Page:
Disclaimer: Reflow isn’t intended to be used the way I will layout, and this isn’t an official Adobe thing. This is just me fooling around with some ideas.
As a follow up to my post about what you do after you work with Adobe Edge Reflow, I’ve been exploring the source code Reflow creates looking to see what I can do with it. I’ve also been experimenting with Brackets to see if I could use that to deliver some workflow here. My experiments have yielded the unoriginally named “Brackets Reflow Cleaner.” It does what it sounds like, it cleans the output you generate with Reflow in Brackets into something approaching that which you would use in a hand coded HTML file. How does it work?
In Reflow, I use the ability to label parts of my design to indicate what I want things to be.
I label things with element names to output them as elements.
I add a period to the front of a string to mark it as a class.
From all this I can create an outline that looks like my eventual HTML should look.
Now Reflow doesn’t really care about all this as you can see by the HTML it outputs. It turns them into id’s.
However, I have the HTML. I can run processes on it to convert it to something else.
Now the CSS is a little different. It is very verbose, full of ids, and crazy percentages. I’m not sure what to do with it. But I can analyze it and maybe pull out some interesting details from it.
I can even use the intelligence on the classes I setup in the Reflow file to analyze classes to figure out what was the same about them and create common classes for them.
Here’s a video with a complete demonstration of it.
There’s bound to be a lot of excitement from my colleagues today about the awesome addition of CSS Regions to Mobile Safari and support in Adobe Edge Reflow and Adobe Edge Code. I share it, but I want to focus on the fact that you can start working with these features today in Reflow. For the longest time, I’ve been talking to audiences about both our new tools, and our efforts with the W3C, but to be able to see them come together like this is awesome.
The big question for regions is “how would I actually use it” and fooling around with it in Reflow allows you to answer that for yourself. Where would you use it? Try it and see. My answer: you use it where you need reflowable content that keeps a layout you want despite not being pixel stable. Let me show with this example.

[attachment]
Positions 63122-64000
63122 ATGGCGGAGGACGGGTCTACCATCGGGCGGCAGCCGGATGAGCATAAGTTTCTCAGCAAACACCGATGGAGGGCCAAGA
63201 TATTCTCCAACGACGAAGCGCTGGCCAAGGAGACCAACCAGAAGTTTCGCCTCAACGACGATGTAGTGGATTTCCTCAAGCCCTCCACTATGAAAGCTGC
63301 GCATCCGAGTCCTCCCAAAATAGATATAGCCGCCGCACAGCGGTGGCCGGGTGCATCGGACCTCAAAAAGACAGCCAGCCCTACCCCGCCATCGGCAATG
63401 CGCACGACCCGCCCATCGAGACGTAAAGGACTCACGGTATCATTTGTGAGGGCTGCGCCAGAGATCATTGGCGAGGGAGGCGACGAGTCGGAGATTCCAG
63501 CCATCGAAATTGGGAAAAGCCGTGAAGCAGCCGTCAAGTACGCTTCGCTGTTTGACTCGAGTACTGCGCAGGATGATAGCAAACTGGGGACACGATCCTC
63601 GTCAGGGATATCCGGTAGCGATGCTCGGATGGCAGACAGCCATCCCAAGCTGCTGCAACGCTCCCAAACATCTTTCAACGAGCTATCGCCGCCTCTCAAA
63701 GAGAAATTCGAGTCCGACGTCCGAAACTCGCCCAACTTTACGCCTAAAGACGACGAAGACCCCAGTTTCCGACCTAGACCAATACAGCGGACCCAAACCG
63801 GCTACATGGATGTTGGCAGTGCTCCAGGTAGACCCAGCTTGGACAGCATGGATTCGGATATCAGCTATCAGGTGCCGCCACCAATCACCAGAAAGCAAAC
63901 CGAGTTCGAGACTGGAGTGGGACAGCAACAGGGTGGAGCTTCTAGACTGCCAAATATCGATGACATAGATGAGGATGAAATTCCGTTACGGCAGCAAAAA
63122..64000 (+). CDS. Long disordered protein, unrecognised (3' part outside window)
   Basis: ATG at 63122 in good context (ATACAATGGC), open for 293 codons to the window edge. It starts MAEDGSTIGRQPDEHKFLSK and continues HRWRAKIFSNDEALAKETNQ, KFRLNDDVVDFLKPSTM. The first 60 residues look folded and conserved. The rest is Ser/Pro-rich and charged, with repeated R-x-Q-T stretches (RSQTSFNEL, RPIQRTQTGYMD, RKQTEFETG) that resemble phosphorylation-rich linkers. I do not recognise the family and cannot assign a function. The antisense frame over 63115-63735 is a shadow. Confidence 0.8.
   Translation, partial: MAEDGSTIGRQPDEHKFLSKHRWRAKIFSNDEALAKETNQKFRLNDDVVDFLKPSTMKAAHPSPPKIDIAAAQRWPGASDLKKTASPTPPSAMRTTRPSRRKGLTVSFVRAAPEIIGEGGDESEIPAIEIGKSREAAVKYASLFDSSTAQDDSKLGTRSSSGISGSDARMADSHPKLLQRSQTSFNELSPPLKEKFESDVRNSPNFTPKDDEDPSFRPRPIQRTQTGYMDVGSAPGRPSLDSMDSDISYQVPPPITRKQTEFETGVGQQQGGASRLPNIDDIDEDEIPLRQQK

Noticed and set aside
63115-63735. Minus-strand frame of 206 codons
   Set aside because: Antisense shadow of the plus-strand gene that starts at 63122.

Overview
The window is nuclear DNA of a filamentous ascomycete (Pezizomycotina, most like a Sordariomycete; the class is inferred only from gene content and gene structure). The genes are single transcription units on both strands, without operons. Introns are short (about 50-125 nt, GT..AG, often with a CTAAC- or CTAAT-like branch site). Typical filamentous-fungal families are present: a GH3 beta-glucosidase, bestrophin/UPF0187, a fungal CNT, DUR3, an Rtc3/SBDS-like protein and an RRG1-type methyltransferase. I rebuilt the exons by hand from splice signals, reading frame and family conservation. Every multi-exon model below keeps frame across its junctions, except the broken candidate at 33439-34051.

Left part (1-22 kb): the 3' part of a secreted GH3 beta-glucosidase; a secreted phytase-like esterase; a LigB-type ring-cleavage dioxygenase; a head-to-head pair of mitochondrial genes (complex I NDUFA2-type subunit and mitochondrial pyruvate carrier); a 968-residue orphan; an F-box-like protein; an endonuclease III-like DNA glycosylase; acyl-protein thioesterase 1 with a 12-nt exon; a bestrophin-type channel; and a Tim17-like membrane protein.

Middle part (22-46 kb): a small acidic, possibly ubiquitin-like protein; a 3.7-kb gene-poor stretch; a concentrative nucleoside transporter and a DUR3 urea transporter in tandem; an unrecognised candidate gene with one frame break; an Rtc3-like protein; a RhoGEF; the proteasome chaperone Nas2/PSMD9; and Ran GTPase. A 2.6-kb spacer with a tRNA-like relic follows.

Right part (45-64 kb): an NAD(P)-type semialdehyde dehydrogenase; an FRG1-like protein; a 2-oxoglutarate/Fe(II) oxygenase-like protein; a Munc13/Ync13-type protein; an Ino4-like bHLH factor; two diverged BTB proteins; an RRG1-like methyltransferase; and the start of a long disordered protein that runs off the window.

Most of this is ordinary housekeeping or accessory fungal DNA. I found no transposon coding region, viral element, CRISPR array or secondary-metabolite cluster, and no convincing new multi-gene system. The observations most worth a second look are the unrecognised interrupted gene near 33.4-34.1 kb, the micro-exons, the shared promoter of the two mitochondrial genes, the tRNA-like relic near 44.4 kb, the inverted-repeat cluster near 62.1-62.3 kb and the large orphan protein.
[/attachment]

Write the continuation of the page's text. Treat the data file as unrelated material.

Here is a screenshot of an article layout in Adobe Edge Reflow. You can see I’ve laid the article out in several columns around a picture.
The great thing about Regions is that those columns remain stable despite the contracting screen (as you can see in following screenshot). I don’t have to worry about how the text will layout cause I’ve given it general instructions on how to do it.
But eventually that layout won’t work, those three columns will get too tight. No worries. Reflow allows me to make responsive decisions that really make my content layout correctly, but still allow me some variety in layout.
And finally when the design just won’t work anymore, I linearize the content, and I have an article that is readable everywhere, but has magazine like layout where it make sense.
Keep in mind that right now you’re going to be limited in using these features in Canary and Mobile Safari. But I think our hope is that the more people that make compelling layouts with these technologies, the more browser vendors will see that this is tech that they want to include. So check it out on the Adobe Web Platform Blog, and create some awesome layout in HTML.
Update: If you want to fool around with the Reflow file I used in this example, here you go.